Air India Privatisation? Aviation Ministry In Process Of Preparing Cabinet Note
Aviation ministry prepares Cabinet note to decide on the future course of action for loss-making Air India.
The civil aviation ministry is in the process of preparing a Cabinet note to decide on the future course of action for loss-making Air India, including possible privatisation.
When asked about the ministry's view on the possible disinvestment of Air India, Minister of State for Civil Aviation Jayant Sinha on Tuesday said, "We are in the process of preparing a Cabinet note". The Cabinet would take it up for consideration very shortly and that would initiate the entire process, he said without providing any specific details on the future course for the airline.
Finance Minister Arun Jaitley has pitched for disinvestment of Air India and government think-tank NITI Aayog has also submitted its recommendations on making the carrier strong and viable. Last week, Jaitley and his Civil Aviation counterpart Ashok Gajapathi Raju discussed the future course for debt- ridden Air India. According to the ministry, all options are being considered for the national carrier.
"NITI Aayog has given its suggestion to the civil aviation ministry...civil aviation has to explore all the possibilities as to how the privatisation of Air India can be done," Jaitley had said last week.
Staying afloat on little over Rs 30,000 crore bail-out package extended by the previous UPA regime, Air India is saddled with nearly Rs 50,000 crore debt and is in discussions with lenders on ways to restructure the loans. Since the merger of Indian Airlines with itself, Air India has been in the red. However, it posted an operational profit of Rs 105 crore on account of low fuel prices and increased passenger numbers in 2015-16.
UDAN-Like Connectivity For BIMSTEC Nations?
Sinha also proposed an air connectivity scheme on the lines of the UDAN scheme to connect smaller towns across the BIMSTEC region.
He also added that such a move will have to be supplemented by an agreement such as the Open Sky Agreement that India has with other SAARC nations as well countries located beyond a 5,000-km radius from New Delhi, allowing unlimited number of flights to six metro airports. Sinha was speaking at a curtain raiser to mark the 20th anniversary of BIMSTEC or Bay of Bengal Initiative for Multi-Sectoral Technical and Economic Cooperation. The grouping includes Bangladesh, India, Myanmar, Sri Lanka, Thailand, Bhutan and Nepal.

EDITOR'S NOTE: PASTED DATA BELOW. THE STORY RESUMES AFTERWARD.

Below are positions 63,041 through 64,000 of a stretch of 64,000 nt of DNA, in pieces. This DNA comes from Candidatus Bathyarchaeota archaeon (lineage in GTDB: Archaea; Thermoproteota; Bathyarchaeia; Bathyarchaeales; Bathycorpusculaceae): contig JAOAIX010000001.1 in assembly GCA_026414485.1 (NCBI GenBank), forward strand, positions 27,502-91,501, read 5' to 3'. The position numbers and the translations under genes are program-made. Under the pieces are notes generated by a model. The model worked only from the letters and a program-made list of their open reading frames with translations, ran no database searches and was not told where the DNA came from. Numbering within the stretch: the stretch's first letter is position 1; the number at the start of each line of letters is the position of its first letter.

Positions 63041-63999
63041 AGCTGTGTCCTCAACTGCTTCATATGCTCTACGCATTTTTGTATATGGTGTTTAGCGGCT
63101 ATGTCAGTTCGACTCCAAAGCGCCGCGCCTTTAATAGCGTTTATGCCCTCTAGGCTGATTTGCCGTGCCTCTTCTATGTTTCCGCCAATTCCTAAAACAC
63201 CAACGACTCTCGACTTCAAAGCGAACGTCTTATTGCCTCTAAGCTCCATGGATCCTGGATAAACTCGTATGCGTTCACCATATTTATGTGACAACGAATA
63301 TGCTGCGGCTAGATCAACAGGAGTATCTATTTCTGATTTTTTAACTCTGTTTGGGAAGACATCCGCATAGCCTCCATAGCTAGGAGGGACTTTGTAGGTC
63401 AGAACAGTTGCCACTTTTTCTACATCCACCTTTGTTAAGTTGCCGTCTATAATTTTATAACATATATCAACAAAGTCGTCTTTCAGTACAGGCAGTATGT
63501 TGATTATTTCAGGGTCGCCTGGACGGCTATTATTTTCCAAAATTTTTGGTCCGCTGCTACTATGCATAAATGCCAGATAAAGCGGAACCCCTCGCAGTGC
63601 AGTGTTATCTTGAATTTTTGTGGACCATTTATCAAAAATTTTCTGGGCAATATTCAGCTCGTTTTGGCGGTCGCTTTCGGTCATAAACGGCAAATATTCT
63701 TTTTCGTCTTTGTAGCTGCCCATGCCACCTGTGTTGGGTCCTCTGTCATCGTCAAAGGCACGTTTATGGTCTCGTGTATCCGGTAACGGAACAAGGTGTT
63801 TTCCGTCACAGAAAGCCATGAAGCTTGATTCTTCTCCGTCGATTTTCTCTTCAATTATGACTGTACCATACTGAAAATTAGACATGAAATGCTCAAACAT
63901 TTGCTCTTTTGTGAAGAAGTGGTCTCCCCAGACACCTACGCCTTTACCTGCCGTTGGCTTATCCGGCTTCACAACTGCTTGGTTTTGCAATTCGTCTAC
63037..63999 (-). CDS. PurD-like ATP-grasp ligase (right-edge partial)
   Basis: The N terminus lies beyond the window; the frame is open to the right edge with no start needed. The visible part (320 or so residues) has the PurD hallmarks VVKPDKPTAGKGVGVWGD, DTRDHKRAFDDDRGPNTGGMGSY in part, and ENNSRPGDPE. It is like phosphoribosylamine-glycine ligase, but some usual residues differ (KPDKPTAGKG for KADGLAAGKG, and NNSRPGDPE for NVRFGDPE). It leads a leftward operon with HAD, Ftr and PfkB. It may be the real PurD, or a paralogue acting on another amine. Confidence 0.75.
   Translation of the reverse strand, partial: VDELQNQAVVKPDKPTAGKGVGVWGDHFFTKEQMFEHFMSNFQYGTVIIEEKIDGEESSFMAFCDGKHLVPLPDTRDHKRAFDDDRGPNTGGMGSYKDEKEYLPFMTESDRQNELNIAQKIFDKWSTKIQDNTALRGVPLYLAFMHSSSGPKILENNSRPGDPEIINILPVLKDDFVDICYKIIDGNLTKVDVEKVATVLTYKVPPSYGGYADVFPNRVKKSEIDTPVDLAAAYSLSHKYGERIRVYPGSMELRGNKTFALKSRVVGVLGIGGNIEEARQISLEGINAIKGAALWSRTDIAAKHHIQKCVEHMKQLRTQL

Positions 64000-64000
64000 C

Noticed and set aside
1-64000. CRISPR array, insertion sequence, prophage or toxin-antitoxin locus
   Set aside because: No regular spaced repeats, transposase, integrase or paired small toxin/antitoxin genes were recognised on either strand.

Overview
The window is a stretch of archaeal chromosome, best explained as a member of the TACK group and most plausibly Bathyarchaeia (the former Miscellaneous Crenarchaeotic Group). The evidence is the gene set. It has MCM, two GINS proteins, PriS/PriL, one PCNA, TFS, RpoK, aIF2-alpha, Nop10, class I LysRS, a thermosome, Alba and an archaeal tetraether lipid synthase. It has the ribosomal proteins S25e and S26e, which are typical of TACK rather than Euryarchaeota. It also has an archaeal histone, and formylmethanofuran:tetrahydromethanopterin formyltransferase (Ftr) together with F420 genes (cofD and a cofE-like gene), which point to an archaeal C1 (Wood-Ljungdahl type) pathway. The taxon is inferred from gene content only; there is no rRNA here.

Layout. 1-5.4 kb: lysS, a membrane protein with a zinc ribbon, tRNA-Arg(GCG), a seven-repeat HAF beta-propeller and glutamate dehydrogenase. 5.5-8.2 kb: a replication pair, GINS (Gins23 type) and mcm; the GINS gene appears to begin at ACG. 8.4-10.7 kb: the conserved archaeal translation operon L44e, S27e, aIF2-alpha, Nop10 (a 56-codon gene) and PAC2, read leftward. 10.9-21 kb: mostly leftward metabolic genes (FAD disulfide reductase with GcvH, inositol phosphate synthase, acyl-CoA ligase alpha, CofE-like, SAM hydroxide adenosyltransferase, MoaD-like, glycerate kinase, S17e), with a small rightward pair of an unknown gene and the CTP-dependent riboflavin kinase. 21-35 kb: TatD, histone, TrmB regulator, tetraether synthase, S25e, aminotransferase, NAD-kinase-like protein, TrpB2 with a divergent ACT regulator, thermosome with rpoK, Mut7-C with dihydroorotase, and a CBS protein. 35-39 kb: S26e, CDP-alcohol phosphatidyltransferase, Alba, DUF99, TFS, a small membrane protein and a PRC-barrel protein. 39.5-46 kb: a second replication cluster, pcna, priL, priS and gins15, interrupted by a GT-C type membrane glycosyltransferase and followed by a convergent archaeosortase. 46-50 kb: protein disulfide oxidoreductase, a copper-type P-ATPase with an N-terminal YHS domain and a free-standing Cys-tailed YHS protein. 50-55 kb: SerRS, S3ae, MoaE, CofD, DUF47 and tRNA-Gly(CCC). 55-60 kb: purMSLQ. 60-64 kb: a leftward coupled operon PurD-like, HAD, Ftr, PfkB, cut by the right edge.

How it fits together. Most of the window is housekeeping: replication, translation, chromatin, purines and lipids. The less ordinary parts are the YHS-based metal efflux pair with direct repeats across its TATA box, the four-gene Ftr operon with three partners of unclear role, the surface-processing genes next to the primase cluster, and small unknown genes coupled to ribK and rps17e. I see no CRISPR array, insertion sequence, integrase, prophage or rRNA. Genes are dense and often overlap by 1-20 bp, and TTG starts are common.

"It is worth considering whether we can work with countries that are in the BIMSTEC to see whether we can create a policy package that will enable us to connect smaller towns across the entire BIMSTEC region," Sinha said.
He added that no formal talks on the matter had taken place with any of the BIMSTEC nations and this was merely an "an informal suggestion" being floated for debate and discussion.
Sinha also said that in order to execute such a scheme India will have to enter into an agreement with various countries to provide financial aid.
"We can sign an MoU with different countries to be able to provide support for an UDAN-type scheme across the BIMSTEC community. Of course, we will have to couple that with something like an Open Sky Agreement so that airlines can fly freely," Sinha told reporters.
The Centre's Ude Desh ka Aam Nagrik (UDAN) scheme aims to boost air connectivity to tier-2 and tier-3 cities and make flying affordable for the masses by capping airfares at Rs 2,500 per hour.
The first flight under the scheme was launched on Delhi- Shimla route in April after as many as five airlines won 128 routes as part of a bidding process.
The government provides selected airline operators a subsidy to keep the fares low for passengers.